National nonprofit raises alarms about dearth of drug treatment in islands

National nonprofit raises alarms about dearth of drug treatment in islands

HONOLULU, Hawaii (HawaiiNewsNow) - The national leader of a nonprofit that specializes in treating drug addiction says to get a handle on the state’s homeless crisis, more drug treatment is needed.

David Hudson, national commander of the Salvation Army, said last year alone the Hawaii chapter provided drug treatment to 5,899 people. While that may sound like a lot, officials say it’s just a drop in the bucket compared to the need.

“If a person isn’t suffering from mental illness on the streets when they start becoming homeless it’s not going to take long,” said Hudson, during a visit to the Islands on Thursday.

“The stresses of life on the street will certainly have mental health outcomes.”

The state’s director of health agrees with Hudson’s assessment.

He said Hawaii is in desperate need of about 230 short-term stabilization beds, places for people with substance abuse issues to detox.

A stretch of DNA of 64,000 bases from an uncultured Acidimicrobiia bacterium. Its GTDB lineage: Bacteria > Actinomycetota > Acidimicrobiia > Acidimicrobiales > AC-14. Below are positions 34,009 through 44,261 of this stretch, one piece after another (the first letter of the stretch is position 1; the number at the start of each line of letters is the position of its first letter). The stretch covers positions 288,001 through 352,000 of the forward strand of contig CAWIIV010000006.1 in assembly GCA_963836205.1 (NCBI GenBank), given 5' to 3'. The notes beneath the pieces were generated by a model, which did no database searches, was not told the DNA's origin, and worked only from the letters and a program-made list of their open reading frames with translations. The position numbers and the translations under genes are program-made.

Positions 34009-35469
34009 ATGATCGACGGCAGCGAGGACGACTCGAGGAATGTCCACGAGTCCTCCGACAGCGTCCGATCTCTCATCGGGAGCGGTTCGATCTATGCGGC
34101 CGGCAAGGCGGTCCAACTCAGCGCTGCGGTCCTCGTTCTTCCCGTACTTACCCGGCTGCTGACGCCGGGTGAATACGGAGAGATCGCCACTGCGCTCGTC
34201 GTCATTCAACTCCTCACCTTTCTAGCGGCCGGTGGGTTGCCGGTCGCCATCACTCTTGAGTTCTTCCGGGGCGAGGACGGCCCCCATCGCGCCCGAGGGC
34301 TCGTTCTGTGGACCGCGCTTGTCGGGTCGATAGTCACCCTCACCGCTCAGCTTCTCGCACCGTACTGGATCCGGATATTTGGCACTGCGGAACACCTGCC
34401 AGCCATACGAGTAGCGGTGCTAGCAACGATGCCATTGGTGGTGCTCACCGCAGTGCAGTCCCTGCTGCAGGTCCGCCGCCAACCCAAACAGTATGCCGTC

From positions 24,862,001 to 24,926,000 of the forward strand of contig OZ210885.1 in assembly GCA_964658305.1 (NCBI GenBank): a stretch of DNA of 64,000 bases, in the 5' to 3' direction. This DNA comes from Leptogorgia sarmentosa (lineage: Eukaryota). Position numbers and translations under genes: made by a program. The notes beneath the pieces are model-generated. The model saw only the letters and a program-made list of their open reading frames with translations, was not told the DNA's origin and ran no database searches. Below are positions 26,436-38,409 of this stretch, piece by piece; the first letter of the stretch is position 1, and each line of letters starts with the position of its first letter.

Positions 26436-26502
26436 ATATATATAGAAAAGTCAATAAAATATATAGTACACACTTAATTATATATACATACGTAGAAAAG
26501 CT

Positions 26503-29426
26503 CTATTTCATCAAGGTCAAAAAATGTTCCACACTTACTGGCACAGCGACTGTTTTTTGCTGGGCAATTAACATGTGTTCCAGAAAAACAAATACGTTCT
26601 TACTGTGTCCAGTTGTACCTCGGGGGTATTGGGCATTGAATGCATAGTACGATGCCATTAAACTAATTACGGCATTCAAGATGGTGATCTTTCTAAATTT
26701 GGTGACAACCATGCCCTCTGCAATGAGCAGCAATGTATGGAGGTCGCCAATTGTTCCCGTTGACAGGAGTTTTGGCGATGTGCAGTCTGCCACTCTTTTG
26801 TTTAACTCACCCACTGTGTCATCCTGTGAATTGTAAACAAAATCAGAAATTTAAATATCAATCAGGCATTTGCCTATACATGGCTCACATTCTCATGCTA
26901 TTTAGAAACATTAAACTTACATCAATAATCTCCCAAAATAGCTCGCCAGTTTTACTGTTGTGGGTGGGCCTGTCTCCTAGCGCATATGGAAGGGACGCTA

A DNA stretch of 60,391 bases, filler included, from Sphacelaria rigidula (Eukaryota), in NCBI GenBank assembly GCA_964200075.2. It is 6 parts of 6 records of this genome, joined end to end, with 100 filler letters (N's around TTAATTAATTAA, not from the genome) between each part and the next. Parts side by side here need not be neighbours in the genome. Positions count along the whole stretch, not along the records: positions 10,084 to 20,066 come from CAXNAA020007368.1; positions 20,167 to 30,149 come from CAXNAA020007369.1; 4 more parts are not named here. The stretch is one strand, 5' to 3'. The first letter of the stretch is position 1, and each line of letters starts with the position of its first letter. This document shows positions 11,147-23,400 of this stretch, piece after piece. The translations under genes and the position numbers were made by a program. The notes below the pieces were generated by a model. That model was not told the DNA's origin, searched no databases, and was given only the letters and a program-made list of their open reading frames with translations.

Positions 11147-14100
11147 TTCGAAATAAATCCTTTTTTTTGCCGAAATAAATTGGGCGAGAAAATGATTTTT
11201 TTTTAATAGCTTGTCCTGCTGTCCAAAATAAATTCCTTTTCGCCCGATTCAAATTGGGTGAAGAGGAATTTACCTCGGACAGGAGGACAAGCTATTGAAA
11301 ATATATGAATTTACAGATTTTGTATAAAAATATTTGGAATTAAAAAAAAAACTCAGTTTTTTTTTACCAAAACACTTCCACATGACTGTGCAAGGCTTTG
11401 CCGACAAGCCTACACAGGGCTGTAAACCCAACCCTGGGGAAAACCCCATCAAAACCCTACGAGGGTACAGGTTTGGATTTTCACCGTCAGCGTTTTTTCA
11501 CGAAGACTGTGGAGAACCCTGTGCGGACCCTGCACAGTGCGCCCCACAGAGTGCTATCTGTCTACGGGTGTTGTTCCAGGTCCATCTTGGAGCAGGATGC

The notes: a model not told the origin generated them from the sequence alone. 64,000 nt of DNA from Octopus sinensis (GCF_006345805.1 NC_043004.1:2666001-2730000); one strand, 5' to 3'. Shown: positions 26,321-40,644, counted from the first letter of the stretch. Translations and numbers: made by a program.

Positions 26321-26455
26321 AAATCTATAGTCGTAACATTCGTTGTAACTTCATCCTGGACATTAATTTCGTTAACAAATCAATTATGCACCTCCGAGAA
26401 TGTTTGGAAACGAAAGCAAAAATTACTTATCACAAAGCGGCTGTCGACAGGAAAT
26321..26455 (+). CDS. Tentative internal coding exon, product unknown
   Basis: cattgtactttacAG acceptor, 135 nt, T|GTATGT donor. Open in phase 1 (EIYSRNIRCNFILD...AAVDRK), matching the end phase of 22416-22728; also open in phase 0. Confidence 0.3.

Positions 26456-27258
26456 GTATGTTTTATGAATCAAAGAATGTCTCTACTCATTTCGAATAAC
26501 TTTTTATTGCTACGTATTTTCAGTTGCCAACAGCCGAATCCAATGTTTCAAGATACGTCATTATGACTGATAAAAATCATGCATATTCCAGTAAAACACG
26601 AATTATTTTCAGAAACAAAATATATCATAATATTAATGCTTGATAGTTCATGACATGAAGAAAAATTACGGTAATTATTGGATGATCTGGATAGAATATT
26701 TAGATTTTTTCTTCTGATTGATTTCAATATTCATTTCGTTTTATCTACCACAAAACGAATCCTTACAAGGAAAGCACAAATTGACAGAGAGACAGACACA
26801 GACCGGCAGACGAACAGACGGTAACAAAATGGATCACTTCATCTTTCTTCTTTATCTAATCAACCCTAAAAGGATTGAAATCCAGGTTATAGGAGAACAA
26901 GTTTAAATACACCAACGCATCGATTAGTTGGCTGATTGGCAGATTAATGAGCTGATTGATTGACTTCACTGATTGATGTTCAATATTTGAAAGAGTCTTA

Right now, the Salvation Army located on Nimitz Highway is one of the few places people can get help.

“Most people go to the thrift store, but they don’t know there is a 72-bed facility upstairs that’s actually helping men get treatment they need,” said Salvation Army Pathway of Hope Director Anna Stone.

In addition to getting clean, participants are taught work skills.

The non-profit is in the process of expanding its women’s program.

But much more needs to be done.

“I think what we’re seeing in the state in general is that there’s not enough treatment facilities for the youth for example,” Stone said. “There’s not enough treatment facilities on the neighbor islands.”

In order to get that ball rolling and make any kind of real impact, the national commander says collaboration needs to be better between government, the community and service providers.

“It’s really vital for people to work together, for entities to work together,” said Hudson.

All of the Salvation Army’s drug treatment programs are paid for with money raised through thrift stores and grants.

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